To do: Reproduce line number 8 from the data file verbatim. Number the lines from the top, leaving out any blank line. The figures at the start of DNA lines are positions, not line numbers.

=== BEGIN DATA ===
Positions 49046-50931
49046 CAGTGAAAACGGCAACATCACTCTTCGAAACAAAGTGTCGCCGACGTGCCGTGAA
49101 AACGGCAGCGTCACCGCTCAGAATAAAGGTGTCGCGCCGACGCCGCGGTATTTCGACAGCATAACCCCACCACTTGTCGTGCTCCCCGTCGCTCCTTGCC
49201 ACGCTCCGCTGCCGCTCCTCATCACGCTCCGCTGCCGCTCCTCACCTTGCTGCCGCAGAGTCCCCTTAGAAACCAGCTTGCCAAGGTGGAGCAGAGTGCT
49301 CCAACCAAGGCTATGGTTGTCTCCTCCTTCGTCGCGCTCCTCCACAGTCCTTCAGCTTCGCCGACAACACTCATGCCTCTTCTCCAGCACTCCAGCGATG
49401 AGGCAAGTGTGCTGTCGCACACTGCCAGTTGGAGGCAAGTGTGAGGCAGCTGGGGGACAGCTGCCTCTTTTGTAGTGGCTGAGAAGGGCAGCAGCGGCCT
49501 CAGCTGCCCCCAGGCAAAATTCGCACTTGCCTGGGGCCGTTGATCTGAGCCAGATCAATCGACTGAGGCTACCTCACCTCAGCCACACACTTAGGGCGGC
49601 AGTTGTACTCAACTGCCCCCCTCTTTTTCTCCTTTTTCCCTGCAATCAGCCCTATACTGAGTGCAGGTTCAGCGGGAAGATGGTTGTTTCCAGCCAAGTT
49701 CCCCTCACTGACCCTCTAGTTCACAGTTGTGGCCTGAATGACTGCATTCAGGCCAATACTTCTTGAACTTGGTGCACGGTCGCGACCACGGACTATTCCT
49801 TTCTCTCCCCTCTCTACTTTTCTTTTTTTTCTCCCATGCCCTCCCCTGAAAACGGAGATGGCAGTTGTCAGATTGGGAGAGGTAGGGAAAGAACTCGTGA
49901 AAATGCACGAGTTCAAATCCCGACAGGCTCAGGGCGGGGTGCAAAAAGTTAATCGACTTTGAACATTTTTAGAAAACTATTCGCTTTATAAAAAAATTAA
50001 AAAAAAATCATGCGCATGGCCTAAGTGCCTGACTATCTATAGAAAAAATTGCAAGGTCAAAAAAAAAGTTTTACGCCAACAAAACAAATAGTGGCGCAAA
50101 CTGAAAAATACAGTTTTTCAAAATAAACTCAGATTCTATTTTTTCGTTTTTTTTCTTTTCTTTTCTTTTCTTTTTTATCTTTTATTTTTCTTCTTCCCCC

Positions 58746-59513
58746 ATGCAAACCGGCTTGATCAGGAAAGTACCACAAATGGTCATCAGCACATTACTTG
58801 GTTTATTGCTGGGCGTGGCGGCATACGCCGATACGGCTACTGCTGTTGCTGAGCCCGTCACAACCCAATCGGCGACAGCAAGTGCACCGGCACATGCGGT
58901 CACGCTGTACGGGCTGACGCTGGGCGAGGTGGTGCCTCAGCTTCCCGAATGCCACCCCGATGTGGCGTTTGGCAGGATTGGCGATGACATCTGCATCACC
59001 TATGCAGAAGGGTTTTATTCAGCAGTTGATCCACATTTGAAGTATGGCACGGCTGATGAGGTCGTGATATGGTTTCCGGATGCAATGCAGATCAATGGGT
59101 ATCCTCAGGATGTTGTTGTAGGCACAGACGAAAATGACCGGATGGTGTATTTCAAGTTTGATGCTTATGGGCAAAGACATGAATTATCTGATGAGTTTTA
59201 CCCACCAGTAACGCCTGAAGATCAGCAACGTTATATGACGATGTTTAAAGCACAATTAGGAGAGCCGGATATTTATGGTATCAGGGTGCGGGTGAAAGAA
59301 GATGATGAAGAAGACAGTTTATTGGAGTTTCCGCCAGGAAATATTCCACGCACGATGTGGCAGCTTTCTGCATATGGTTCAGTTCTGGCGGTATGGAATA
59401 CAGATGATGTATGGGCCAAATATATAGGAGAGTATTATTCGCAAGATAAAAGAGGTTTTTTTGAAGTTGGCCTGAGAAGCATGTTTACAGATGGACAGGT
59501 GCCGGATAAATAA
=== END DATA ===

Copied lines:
49601 AGTTGTACTCAACTGCCCCCCTCTTTTTCTCCTTTTTCCCTGCAATCAGCCCTATACTGAGTGCAGGTTCAGCGGGAAGATGGTTGTTTCCAGCCAAGTT